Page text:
Site-specific feasibility of alternate wetting and drying as a greenhouse gas mitigation option in irrigated rice fields in Southeast Asia: a synthesis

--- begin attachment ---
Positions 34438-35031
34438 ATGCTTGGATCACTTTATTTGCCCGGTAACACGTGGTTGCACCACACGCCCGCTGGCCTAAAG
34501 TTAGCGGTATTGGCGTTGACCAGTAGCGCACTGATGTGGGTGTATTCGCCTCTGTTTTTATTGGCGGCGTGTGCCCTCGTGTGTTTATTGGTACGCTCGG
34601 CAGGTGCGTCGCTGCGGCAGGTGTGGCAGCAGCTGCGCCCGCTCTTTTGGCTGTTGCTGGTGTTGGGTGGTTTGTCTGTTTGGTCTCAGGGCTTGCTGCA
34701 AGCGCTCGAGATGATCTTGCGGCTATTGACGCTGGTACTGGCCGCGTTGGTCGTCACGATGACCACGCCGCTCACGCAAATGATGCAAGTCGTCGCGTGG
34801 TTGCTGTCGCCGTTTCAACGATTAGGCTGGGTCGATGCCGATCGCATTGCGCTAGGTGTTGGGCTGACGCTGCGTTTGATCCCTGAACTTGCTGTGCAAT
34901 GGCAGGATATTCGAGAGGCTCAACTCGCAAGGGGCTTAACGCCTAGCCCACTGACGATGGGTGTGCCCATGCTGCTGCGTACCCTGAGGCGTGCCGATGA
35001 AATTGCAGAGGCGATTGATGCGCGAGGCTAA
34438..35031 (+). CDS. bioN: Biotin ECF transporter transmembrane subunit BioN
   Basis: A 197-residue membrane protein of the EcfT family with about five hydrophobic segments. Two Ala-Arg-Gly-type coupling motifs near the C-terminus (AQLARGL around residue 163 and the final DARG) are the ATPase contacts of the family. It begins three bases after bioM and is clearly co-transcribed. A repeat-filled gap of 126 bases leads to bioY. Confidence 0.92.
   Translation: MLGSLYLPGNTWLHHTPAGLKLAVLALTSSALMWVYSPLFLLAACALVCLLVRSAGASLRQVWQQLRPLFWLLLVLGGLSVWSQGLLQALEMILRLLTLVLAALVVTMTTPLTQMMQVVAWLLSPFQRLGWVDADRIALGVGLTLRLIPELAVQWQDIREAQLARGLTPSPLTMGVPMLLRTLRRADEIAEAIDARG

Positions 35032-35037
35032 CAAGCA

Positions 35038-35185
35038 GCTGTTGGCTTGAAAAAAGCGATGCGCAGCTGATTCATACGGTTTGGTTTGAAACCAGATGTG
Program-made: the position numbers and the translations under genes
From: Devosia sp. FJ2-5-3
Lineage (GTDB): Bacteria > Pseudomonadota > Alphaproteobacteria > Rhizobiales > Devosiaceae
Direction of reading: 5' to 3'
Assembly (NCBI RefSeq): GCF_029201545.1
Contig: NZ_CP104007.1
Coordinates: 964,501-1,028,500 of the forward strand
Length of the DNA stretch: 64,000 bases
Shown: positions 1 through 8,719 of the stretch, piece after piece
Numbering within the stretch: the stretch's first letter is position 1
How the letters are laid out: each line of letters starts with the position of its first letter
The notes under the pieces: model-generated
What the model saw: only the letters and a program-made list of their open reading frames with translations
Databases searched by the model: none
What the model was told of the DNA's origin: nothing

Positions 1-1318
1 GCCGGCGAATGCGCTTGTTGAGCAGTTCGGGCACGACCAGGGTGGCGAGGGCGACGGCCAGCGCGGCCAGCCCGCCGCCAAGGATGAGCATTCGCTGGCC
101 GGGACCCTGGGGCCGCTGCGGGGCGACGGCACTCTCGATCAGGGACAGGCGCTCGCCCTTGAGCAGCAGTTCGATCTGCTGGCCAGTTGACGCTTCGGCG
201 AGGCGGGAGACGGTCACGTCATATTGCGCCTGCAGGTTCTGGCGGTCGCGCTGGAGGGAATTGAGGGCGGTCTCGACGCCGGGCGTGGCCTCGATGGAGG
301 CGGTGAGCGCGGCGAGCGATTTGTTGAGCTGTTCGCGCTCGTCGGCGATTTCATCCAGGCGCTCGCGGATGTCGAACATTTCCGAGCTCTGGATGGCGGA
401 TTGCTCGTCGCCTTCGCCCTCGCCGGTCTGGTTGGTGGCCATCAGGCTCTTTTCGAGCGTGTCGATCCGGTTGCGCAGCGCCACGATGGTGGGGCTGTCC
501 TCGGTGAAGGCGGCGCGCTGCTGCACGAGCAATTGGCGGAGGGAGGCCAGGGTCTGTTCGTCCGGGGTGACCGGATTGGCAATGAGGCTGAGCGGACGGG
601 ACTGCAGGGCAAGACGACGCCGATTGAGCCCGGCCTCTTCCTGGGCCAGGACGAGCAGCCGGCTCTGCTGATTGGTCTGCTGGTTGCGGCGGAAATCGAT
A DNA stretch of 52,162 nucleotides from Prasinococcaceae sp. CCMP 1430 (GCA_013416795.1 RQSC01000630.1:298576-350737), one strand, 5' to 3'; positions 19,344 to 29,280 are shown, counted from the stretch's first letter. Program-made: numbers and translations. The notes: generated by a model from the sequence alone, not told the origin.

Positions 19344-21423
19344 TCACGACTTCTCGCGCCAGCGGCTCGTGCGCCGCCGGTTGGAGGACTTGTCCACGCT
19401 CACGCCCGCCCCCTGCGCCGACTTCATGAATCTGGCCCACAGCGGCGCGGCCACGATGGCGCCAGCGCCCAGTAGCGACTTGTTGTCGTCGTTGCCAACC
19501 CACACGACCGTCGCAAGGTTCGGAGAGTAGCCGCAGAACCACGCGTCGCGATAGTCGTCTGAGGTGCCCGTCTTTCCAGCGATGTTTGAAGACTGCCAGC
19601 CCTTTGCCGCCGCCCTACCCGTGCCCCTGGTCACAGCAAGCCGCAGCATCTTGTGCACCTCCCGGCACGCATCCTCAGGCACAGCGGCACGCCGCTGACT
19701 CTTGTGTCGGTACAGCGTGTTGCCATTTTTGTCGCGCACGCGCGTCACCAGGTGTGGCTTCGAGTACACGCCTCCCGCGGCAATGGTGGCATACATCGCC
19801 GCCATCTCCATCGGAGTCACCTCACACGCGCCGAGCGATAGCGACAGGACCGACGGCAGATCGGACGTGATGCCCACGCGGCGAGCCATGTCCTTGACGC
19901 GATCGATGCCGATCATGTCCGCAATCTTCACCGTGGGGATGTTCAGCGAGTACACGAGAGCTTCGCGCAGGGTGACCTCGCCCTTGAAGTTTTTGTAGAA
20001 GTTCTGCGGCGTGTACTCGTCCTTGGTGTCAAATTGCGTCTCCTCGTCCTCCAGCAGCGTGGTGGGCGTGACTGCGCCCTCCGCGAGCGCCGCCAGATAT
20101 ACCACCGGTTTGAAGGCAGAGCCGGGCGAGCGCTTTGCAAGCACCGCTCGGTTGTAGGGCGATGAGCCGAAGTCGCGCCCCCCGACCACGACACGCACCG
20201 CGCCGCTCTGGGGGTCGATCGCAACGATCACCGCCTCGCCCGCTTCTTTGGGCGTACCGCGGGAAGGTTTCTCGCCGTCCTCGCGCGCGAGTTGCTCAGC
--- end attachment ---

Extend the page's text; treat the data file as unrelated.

<p>This study comprises a comprehensive assessment, integration, and synthesis of data gathered from a 3-year field experiment conducted at four sites in Southeast Asia, namely Hue, Vietnam; Jakenan, Indonesia; Prachin Buri, Thailand; and Muñoz, Philippines, to assess the site-specific feasibility of alternate wetting and drying (AWD) as a greenhouse gas (GHG) mitigation option in irrigated rice fields. AWD effectively reduced water use compared to continuous flooding (CF) but did not significantly reduce rice grain yield and soil carbon content in all sites. Methane (CH<sub>4</sub>) emissions varied significantly among sites and seasons as affected by soil properties and water management. AWD reduced CH<sub>4</sub> emissions relative to CF by 151 (25%), 166 (37%), 9 (31%), and 22 (32%) kg CH<sub>4</sub> ha<sup>−1</sup> season<sup>−1</sup> in Hue, Jakenan, Prachin Buri, and Muñoz, respectively. In Prachin Buri and Muñoz, AWD reduced CH<sub>4</sub> emissions only during the dry season. Site-specific CH<sub>4</sub> emission factors (EFs) ranged 0.13–4.50 and 0.08–4.88 kg CH<sub>4</sub> ha<sup>−1</sup> d<sup>−1</sup> under CF and AWD, respectively. The mean AWD scaling factors (SFs) was 0.69 (95% confidence interval: 0.61–0.77), which is slightly higher than the Intergovernmental Panel on Climate Change (IPCC)’ SF for multiple aeration of 0.52 (error range: 0.41–0.66). Significant reductions in the global warming potential (GWP) of CH<sub>4</sub>+nitrous oxide (N<sub>2</sub>O) by AWD were observed in Hue and Jakenan (27.8 and 36.1%, respectively), where the contributions of N<sub>2</sub>O to the total GWP were only 0.8 and 3.5%, respectively. In Muñoz, however, CH<sub>4</sub> emission reduction through AWD was offset by the increase in N<sub>2</sub>O emissions. The results indicate that the IPCC’s SF for multiple aeration may only be applied to irrigated rice fields where surface water level is controllable for a substantial period. This study underscores the importance of practical feasibility and appropriate timing of water management in successful GHG reductions by AWD.</p>